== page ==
BodybuildingPro.com Training Database Bodybuilding Articles Forearms Training: Fore!
Look Out for these Ferocious
He’s a boxer, not a
bodybuilder, but if you took an up-close look at his forearms,
you’d say that this guy belongs on a posing stage.
Then again, the rest of Big George Foreman is another matter.
His chest, stomach, and legs could use a toning exercise or two,
but if physical beauty was judged strictly in lower arm
muscularity, Foreman would be a knockout.
Forearms are certainly one of the more abandoned muscle groups
among the moderate weightlifters and fitness fanatics. Some of the
more casual body sculpters realize that biceps and triceps
exercises conveniently hit the forearm muscles as well.
But to the more hardcore bodybuilders, however, working forearms is
an essential part of your workout regiment, because just like
George Foreman, they can pack a whale of a punch.
So to build some Foreman-like forearms, go straight for-ward with
these painfully numbing exercises:
REVERSE CURL: Take the barbell and hold it down at your
thighs, gripping it a shoulder’s length or perhaps an inch or
two narrower. Make sure that you have a reverse grip, which means
that your palms are facing away from you, not toward you. Keeping
your elbows locked into your sides, slowly lift the bar toward your
torso. You should stop when your forearms are completely
contracted, which means that your hands should be across from your
shoulders. Slowly let the weight bring your arms back to the
starting position – down at your legs – while you
squeeze your forearm muscles during the negative motion. Try 8-10
reps for three sets.
BARBELL WRIST CURLS: This exercise is more effective from a
seated position. Sitting on a bench, take the barbell into your
hands with your palms facing upward. Make sure that your hands are
together during this exercise, maybe a half inch between them.
Also, your elbows should be locked to the insides of your knees.
With the weight on your fingertips, your hands should be pointing
toward the floor as your wrist forms an angle of almost 90 degrees.
Then, roll your hands upward, as the bar gradually rolls into your
palms, until your wrists are straight and no longer bent downward.
Squeeze the forearms throughout the entire range of motion. Slowly
allow the weight to bring your hands back down to the starting
position. Repeat the motion, doing 8-10 repetitions for a set of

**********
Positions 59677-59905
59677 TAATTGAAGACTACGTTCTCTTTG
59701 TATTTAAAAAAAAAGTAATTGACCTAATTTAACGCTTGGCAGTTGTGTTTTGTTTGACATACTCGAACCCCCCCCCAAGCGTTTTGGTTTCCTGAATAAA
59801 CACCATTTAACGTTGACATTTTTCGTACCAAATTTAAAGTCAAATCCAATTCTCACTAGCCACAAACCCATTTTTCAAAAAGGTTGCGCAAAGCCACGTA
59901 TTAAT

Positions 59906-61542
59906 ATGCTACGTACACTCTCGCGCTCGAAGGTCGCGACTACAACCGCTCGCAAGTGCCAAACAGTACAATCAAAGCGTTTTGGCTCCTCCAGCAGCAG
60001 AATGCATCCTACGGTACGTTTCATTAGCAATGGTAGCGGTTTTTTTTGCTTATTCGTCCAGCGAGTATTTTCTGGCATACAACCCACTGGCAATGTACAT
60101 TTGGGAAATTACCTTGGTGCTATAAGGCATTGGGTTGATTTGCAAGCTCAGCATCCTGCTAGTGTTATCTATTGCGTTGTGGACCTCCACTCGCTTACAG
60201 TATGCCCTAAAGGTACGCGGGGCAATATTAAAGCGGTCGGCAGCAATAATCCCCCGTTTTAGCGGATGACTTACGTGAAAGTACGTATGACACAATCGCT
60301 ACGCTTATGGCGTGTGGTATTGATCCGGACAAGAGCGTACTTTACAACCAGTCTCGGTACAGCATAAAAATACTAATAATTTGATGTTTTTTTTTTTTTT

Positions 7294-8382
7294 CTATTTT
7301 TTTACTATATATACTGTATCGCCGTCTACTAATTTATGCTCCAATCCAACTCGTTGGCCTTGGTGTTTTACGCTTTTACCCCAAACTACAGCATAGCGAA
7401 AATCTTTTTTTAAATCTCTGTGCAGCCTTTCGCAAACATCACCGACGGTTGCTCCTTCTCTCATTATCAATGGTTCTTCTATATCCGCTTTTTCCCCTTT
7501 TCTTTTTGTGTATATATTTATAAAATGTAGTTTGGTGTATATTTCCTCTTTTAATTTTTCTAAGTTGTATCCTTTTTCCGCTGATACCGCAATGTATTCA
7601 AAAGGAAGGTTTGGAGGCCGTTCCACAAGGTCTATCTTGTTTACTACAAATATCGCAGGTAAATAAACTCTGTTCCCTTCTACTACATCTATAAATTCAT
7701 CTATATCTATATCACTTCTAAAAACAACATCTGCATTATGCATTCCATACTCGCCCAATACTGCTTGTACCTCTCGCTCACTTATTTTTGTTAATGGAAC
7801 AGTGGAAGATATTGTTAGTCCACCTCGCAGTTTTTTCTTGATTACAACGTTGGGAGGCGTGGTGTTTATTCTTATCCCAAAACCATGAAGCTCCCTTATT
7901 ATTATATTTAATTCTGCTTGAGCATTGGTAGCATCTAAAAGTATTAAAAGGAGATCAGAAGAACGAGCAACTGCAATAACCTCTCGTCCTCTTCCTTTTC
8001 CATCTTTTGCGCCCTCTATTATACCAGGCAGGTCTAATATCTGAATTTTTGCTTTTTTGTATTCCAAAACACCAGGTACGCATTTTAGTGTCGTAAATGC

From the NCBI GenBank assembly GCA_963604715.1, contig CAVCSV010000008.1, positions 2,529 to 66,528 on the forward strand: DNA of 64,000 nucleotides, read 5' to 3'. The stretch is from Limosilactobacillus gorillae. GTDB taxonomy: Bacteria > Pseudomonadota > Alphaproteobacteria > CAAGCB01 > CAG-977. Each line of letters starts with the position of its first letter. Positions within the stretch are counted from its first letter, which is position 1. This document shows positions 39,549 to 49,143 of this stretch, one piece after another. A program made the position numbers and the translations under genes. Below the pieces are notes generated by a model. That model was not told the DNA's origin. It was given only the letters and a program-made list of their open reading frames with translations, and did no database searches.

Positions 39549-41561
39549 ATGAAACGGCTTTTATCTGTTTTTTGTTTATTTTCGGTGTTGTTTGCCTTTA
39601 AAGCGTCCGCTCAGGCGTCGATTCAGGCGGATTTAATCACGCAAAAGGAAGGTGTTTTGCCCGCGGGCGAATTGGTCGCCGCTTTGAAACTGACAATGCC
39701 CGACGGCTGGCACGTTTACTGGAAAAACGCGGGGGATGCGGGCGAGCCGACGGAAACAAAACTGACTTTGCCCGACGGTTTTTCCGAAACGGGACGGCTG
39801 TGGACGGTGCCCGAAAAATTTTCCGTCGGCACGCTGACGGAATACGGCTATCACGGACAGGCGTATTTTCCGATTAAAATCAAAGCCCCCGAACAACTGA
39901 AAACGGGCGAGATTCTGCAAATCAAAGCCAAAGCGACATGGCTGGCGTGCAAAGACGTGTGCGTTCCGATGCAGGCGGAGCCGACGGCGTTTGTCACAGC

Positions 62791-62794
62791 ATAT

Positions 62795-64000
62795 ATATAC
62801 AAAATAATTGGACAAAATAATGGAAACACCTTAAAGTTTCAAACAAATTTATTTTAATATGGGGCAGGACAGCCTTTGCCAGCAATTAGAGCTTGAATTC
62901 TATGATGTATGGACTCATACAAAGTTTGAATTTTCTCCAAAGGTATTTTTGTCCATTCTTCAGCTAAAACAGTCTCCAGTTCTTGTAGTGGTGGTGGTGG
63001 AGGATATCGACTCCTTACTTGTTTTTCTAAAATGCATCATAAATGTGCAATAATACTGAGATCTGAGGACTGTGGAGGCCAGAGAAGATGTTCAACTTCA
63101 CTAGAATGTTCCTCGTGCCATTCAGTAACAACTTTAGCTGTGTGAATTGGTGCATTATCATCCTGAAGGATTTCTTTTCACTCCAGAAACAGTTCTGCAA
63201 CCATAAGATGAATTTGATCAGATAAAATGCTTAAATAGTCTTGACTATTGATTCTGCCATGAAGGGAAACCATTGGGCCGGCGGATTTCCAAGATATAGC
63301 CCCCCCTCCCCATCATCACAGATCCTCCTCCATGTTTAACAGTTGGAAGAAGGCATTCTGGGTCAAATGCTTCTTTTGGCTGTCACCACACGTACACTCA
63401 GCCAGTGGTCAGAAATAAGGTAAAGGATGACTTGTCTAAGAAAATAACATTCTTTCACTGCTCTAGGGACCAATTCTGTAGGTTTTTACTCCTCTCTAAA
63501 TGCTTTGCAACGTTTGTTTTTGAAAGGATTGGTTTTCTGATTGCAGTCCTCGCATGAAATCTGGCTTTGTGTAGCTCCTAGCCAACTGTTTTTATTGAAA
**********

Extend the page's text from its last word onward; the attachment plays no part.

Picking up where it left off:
REVERSE BARBELL WRIST CURLS: This exercise is practically
identical to the barbell wrist curls (above) with one exception.
The palms are facing downward instead of upward. Sit on the bench
and lock you elbows inside your knees. The weight should be down at
your fingertips and your wrists bent toward the floor. Slowly roll
the weight into your palms, lifting the weight upward, squeezing
the forearm muscles the entire time. Bring your wrists up as far as
they’ll go, and then slowly bring the weight down to the
starting position. These should really burn! Try three sets of 8-10
Like any other muscle, you want to be careful not to over-train
forearms. Injuries to these muscles could seriously hamper your
workouts. Think of how many other muscles depend on forearms during
workouts: biceps, triceps, shoulders, back, and chest.
Keep your sets and your training weight to reasonable limits.
Go to: Forearms Training Database
Go to: Add 50 Pounds to Your Bench!
Go to: BodybuildingPro.com HUGE Article Library
Go to: Training Splits Database!
Go to: Interactive Discussion Forums!
Back To Matt Canning's Main Page
Back to Contest Pages Database
Back to Mr. Olympia Pages Database
Back to Writers Database
Back to Bodybuilders Database
Back to Discussion Forum
Back to EZINE Database
Visitor Reviews Of This Article!
Read Visitor Reviews - Write Your Own Review
A synergistic combination of Zinc Monomethionine Aspartate, Magnesium Aspartate, and Vitamin B6 may significantly increase anabolic hormone levels and muscle strength in well-trained athletes. The novel Zinc Monomethionine Aspartate formula may also help to increase endurance, growth and restful sleep. BUY IT NOW